The Importance of Fire Ground Incident Rehab
Firefighting is an arduous labor, incredibly demanding from both a physical and mental perspective. Firefighters do not get to choose the time and place in which their duties are to be carried out. Emergencies can occur at any time and in all manner of environments. The stresses and hazards that accompany their job like extreme heat or humidity create conditions that can have an adverse effect on the health and safety of these men and women. It is therefore crucial to see that emergency responders are provided with an adequate amount of rest and re-hydration, lest they jeopardize their own safety as well as that of others. A fatigued emergency responder will not be able to carry out their duties safely and effectively.
Most fire departments are spread thin regarding personnel and resources. This means that they will often be shorthanded and not have the human resources available to effectively provide rehabilitation services while simultaneously handling an emergency. In these times they can turn to The Salvation Army Emergency Disaster Services for additional manpower to provide that needed rehabilitation, helping the firefighters immensely and reducing the risk involved in an emergency operation.
To effectively coordinate with the fire departments and provide rehabilitation services, Salvation Army volunteers must undergo training. Last Saturday, Hanover Park Fire Chief Craig Haigh visited The Salvation Army Emergency Disaster Services in Elk Grove Village to provide fire ground rehab training for over 40 volunteers. The full day training included a hands on tour of the Hanover Park Fire Department Incident Rehab Unit, a demonstration of an inflatable emergency shelter and the ability to try on Chief Haigh’s turnout gear and equipment. It was quite heavy!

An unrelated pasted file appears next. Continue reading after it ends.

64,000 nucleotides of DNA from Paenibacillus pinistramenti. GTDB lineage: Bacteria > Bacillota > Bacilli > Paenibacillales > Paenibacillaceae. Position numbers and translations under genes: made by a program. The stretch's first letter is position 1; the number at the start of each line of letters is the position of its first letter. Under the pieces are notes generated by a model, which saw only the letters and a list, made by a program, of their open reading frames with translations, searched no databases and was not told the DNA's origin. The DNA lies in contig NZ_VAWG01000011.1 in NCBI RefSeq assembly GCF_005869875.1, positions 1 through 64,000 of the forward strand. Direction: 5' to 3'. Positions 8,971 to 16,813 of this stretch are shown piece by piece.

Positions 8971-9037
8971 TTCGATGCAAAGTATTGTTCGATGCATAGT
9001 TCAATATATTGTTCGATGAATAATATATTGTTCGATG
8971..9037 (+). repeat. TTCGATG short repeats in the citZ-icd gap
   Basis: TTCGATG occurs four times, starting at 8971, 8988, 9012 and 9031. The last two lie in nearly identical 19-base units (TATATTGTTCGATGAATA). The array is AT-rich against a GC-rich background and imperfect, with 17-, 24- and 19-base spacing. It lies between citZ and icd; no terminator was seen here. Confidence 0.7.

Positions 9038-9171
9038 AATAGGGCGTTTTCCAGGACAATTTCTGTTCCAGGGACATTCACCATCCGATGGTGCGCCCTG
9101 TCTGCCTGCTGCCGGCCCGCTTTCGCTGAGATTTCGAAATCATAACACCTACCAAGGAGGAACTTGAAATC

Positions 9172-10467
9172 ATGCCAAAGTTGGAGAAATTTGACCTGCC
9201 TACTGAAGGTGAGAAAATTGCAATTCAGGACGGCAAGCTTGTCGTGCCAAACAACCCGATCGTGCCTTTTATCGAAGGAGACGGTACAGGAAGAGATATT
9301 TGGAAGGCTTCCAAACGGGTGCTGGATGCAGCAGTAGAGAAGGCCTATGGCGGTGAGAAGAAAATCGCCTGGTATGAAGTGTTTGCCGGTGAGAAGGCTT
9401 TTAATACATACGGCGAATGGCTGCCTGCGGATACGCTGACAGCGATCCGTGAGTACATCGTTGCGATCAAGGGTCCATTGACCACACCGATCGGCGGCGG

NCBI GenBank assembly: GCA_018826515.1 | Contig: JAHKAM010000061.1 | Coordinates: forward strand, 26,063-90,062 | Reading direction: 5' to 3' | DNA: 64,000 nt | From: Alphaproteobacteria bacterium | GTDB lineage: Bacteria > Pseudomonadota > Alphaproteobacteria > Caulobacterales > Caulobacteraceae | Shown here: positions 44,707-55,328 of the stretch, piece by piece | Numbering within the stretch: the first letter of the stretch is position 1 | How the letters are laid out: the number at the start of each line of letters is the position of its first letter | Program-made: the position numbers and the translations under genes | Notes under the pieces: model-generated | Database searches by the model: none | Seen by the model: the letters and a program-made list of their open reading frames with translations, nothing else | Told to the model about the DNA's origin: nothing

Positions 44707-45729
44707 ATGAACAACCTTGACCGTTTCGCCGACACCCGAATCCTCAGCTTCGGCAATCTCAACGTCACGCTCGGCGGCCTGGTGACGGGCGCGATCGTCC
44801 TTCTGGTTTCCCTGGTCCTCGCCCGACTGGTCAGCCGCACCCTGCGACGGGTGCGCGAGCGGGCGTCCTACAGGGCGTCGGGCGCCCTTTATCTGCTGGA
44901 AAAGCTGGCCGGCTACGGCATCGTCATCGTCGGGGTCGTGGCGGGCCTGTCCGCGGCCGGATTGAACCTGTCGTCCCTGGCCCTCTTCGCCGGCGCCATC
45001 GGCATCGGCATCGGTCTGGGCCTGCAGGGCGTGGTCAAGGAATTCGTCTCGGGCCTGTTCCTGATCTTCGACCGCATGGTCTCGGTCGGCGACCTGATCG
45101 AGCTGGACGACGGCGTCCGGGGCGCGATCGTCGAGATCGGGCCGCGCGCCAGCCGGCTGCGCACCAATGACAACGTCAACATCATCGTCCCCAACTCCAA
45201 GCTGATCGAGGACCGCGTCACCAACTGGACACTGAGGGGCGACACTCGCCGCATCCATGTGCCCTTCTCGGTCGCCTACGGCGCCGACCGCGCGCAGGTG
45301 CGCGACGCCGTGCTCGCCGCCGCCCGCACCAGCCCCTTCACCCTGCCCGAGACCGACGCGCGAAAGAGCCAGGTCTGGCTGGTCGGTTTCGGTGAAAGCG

Chief Haigh recounted how over 10 years ago, The Salvation Army partnered with the University of Illinois to establish a rehabilitation services training program for Salvation Army emergency workers. The training featured a gamut of live-fire drills where the participants experienced the work of a firefighter under supervision from members of the fire department. This training method provided Salvation Army emergency workers a much more personal understanding of what firefighters go through, and therefore better prepared them to effectively provide assistance when needed. Chief Haigh reinforced, “training programs do not need to be as formal or as complex as the one developed … but providers do need to understand the importance of rehab, the technique of cooling, and the appropriate choices for fluids and foods.” Fun fact: firefighters do have a beloved rehab food – Smucker’s PB&J Uncrustables!
In 2017, The Salvation Army Emergency Disaster Services responded to 52 disasters locally, supported 25,456 first responders and survivors and more than 600 families during the Lake and McHenry county floods.